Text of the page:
Freshwater mussels discovery in Delaware river, USA


This video from the USA is called Freshwater Mussel TV – Wavy-rayed Lampmussel (Lampsilis fasciola) mantle lure display.

From the Academy of Natural Sciences in the USA:

Freshwater mussels discovered in urban Delaware river

November 30, 2010

Scientists working with the Partnership for the Delaware Estuary and The Academy of Natural Sciences have made an important discovery in the Delaware River between Chester, Pennsylvania, and Trenton, New Jersey: beds of freshwater mussels. This includes several uncommon species, two of which were previously believed to no longer exist in both Pennsylvania and New Jersey.

“Freshwater mussels are very sensitive to a variety of problems, including pollution, dams, water flows, loss of forests, and harvesting for their shells and as bait,” said Dr. Danielle Kreeger, science director at the Partnership for the Delaware Estuary. “We have so few mussels left in almost all of our streams in the area, so to find seven species living together in dense communities right near Philadelphia was unexpected and cause for celebration.”

Freshwater mussels are the most imperiled of all plants and animals in North America Nearly three-quarters of the continent’s 300 species are in decline, and many are either extinct or headed toward extinction. In the Delaware River Basin, most of the one dozen native species are classified as reduced, threatened, or locally extinct. One of the basin’s species is considered endangered at the federal level and others are listed as endangered at the state level. Water pollution and degraded habitats are the most common reasons for these declines. That is why scientists are so excited to find them in this stretch of the river.

One reason freshwater mussels may be doing better in the Delaware River compared to surrounding tributaries is the fact that the Delaware is the longest free-flowing river east of the Mississippi. Dams often block fish from swimming up the river, and this can interrupt the complicated breeding processes of freshwater mussels. Mussels rely upon fish to carry their babies, or larvae, around, including upstream. Whenever dams block these fish, they fail to deliver their payload of mussel larvae to new areas where they can grow and thrive. Pennsylvania has more dams than any other state, and many of these are located in streams throughout the Delaware Valley. The lone exception is the Delaware River. …

Restoring freshwater mussels won’t be easy or fast, however. Although freshwater mussels can help to boost water quality, they are also some of the most sensitive animals to polluted water. Therefore, some area streams may not be able to sustain mussels until water quality is further improved or riverside woodlands are replanted. Also, freshwater mussels live to be up to 100 years old and are slow growing. But this does not concern Dr. Kreeger, who said, “We’ve made tremendous strides in improving some environmental conditions needed to support healthy ecosystems. That said, we know our job won’t be complete until we see the return of these long-lived sentinels of healthy waterways.”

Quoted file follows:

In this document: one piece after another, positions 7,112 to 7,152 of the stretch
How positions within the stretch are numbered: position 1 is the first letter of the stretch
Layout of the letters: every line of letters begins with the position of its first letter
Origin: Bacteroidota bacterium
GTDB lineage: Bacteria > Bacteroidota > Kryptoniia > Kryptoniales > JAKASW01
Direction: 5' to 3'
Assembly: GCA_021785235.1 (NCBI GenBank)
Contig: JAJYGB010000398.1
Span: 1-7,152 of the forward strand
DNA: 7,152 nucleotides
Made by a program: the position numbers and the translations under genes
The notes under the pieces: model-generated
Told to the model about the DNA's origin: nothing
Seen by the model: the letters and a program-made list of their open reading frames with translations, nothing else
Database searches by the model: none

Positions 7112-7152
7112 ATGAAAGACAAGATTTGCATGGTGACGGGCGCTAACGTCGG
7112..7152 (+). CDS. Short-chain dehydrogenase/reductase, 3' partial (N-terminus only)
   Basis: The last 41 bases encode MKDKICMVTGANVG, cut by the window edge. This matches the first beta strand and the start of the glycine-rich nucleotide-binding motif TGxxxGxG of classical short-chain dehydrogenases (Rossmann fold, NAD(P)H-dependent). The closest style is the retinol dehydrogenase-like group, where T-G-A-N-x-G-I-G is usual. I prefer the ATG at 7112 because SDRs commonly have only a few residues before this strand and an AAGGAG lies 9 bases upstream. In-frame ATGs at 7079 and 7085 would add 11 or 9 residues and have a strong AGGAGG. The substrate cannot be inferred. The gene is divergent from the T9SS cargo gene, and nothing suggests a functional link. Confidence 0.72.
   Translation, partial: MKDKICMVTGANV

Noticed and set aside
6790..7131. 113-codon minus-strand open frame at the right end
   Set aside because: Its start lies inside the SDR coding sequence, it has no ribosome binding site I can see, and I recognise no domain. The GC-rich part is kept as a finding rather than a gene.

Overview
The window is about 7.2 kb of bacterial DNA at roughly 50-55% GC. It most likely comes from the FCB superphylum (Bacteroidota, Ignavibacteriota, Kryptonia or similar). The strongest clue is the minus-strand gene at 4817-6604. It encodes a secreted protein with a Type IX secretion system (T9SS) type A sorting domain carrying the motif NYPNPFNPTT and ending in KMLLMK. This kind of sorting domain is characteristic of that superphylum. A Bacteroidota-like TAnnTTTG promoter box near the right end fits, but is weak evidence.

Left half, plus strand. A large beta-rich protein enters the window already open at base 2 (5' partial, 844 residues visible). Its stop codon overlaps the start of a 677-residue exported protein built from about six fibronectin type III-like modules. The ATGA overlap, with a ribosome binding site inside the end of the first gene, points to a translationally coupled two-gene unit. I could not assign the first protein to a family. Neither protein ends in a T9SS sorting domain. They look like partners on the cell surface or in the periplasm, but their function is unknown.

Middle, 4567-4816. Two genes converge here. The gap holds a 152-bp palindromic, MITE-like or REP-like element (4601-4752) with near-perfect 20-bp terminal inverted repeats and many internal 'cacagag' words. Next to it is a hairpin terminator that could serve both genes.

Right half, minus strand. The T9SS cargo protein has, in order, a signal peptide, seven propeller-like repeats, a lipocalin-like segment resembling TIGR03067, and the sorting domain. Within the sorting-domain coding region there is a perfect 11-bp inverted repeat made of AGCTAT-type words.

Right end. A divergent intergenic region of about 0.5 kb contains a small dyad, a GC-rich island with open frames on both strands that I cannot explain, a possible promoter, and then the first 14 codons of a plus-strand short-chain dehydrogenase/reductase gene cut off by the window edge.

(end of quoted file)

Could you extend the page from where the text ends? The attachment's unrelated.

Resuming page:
Of the seven species of native freshwater mussels discovered this past summer,

* Two species were thought to be extinct in Pennsylvania and New Jersey: the alewife floater, or Anodonta implicata, and the tidewater mucket, or Leptodea ochracea.
* Two species are considered critically-imperiled: the pond mussel, or Ligumia nasuta, and yellow lampmussel, or Lampsilis cariosa.
* Two species are considered vulnerable: the creeper, or Strophitus undulates, and the eastern floater, or Pyganodon cataracta
* One species is listed as common: the eastern elliptio, or Elliptio complanata

In February 2018 the Texas hornshell mussel, Popenaias popeii, became the first among 15 state-threatened freshwater species to receive federal protection under the U.S. Endangered Species Act: here.

Galician researchers have studied the evolution in the introduction of non-native fresh water species in Galicia over the past century, and have compared this with the rest of the Iberian Peninsula. The results show that 31 exotic aquatic species out of the 88 recorded for the entire Iberian Peninsula have become established in the region: here.

4 thoughts on “Freshwater mussels discovery in Delaware river, USA

  1. Researchers discover freshwater mussel species thought to be extinct

    August 15, 2011 By: AgriLife Today

    COLLEGE STATION — Researchers from the Texas A&M Institute of Renewable Natural Resources have discovered fresh remains of a freshwater mussel species thought to be extinct in Texas, according to a research associate with the institute.

    Dr. Charles Randklev said his research team found a single individual of false spike “Quadrula mitchelli” with tissue still in the shell — which indicates that the individual was recently alive — in the San Saba River in Central Texas.

    Mussel thought to be extinct found in Texas river

    “Based on this finding, it is likely that the false spike may not be extinct and small populations may exist in the San Saba River,” said Randklev, who holds a joint appointment with Texas AgriLife Research.

    Randklev said this is the first hard evidence of the false spike found in the last 30 years. The only other recent evidence was in 2000 when two specimens without soft tissue were collected in the San Marcos River.